In both cases the designers claim significant efficiency advantages over the Concorde due to technological advance since the 1960's. AFAIK it's obscure in either case whether they'd use afterburning, which is very hard to make efficient. The Boom founder is quoted saying the inefficiency of a/b was a big flaw in Concorde, even though that a/c only used it to accelerate to M 1.7 above which it 'supercruised' w/o a/b, at least implying the Boom a/c won't use them at all.

I flew on the Concorde once from NY to London. One thing I recall is by then the Brits had stopped calling afterburning 'reheat', pilot actually said "we used to call it..." when notifying the passengers when they were kicking in the afterburners to accelerate through the transonic regime, slight bump. Not a dramatic experience all around, nice to get there a few hours faster.

Corry El 07-20-2016 10:12 AM

Quote:

Originally Posted by billfish678 (Post 19489331)
Random semi educated point here.

The Concorde (at least the airframe) was not remotely near the end of its lifespan.

Also, the whole air frame got baked dry on every flight. Probably most parts outside of the cabin interior were somewhere between pretty darn hot and hot enough to boil water. Good for driving away moisture.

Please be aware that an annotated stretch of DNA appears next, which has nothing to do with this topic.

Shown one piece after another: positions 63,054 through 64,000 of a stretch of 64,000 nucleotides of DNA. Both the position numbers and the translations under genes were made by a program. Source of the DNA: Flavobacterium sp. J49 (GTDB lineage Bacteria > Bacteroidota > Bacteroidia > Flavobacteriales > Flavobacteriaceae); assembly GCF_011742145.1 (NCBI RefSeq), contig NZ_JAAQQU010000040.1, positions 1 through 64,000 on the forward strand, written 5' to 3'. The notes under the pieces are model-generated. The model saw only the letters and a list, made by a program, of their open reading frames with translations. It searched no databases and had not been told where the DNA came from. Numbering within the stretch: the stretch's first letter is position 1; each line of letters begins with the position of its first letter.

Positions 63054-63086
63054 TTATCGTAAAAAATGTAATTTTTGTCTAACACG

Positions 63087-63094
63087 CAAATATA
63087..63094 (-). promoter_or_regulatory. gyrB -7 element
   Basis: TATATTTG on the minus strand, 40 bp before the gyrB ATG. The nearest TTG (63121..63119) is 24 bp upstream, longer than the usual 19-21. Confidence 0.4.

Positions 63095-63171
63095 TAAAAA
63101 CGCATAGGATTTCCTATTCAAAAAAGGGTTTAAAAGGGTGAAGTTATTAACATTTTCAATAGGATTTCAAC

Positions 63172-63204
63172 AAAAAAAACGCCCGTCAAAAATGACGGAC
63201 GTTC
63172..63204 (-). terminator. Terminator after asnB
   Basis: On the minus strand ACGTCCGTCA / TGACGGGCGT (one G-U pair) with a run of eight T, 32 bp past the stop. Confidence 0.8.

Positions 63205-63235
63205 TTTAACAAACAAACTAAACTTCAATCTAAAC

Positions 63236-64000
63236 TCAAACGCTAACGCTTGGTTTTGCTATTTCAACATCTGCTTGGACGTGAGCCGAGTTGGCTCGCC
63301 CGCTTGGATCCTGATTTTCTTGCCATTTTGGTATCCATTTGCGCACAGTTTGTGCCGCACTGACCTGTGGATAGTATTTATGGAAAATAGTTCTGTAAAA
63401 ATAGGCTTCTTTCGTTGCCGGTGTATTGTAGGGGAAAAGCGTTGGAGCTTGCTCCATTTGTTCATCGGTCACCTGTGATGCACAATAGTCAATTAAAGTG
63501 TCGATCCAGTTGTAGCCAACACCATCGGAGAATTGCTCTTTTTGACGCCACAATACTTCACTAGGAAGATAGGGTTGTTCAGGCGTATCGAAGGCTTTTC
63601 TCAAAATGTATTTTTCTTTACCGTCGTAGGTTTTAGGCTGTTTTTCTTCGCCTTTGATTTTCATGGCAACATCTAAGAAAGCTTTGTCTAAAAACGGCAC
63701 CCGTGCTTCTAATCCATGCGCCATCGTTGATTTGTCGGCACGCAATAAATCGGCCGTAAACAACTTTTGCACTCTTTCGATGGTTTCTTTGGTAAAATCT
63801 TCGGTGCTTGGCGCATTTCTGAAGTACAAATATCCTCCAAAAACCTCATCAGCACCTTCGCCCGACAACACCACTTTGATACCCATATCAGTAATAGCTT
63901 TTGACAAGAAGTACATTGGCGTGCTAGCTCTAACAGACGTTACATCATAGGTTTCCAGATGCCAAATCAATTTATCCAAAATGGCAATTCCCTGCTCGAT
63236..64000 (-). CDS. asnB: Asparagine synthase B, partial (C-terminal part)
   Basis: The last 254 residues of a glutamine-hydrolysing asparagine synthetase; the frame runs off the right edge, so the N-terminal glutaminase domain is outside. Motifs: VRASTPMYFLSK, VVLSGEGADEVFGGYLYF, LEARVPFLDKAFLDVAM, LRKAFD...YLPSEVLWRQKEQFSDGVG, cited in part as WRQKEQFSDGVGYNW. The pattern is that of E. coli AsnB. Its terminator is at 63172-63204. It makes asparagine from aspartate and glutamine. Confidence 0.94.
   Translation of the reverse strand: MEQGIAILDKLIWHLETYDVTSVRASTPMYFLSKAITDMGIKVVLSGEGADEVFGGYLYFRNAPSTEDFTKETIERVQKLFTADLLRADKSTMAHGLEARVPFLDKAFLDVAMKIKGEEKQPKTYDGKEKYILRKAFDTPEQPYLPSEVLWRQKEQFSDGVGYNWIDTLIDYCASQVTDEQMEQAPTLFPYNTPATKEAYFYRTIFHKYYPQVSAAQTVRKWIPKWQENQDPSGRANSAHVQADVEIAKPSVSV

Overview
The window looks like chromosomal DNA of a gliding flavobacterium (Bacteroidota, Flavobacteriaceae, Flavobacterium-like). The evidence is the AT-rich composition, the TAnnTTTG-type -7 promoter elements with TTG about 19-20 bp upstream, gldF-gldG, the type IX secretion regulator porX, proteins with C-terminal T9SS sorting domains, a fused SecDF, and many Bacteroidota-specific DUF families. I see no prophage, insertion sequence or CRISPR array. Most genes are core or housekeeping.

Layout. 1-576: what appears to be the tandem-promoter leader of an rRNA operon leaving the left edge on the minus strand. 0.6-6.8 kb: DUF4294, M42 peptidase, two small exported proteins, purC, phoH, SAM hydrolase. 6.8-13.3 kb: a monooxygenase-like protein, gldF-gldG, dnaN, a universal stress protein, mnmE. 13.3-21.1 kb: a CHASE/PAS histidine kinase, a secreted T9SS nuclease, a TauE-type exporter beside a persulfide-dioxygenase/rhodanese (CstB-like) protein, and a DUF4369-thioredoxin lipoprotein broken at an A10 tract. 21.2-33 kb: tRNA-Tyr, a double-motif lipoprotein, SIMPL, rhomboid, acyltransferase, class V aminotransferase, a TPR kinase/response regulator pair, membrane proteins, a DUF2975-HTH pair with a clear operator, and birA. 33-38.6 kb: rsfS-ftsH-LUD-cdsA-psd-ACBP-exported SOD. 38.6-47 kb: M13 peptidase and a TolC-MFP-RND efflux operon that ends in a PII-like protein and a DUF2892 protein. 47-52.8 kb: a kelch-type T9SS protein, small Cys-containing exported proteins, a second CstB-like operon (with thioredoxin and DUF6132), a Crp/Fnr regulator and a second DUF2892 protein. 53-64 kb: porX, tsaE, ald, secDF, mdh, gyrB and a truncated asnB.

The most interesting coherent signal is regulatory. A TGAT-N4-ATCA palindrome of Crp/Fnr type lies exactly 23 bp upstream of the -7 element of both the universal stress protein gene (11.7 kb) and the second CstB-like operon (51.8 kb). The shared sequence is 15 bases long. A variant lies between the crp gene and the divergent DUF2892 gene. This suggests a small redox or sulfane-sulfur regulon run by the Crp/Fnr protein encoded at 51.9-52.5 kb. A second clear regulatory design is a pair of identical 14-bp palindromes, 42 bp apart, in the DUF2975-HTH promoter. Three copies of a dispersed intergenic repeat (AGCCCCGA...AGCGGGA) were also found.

The positive effect on corrosion of getting 'baked' every flight is true.

On air frame life it depends what you mean. The operators extended the original target limit of 'reference flights' from 6,700 to 8,500 around 1995. The 8,500 limit would have been reached in the mid/late 2000's. Articles written well before the retirement said BA was considering an extension to 11,000 (which would have lasted to almost the present) but it would probably require actual rework of parts of the structure. So when the planes were retired they weren't near the absolute end of their airframe lives, but not that far from the need for significant work to extend it further.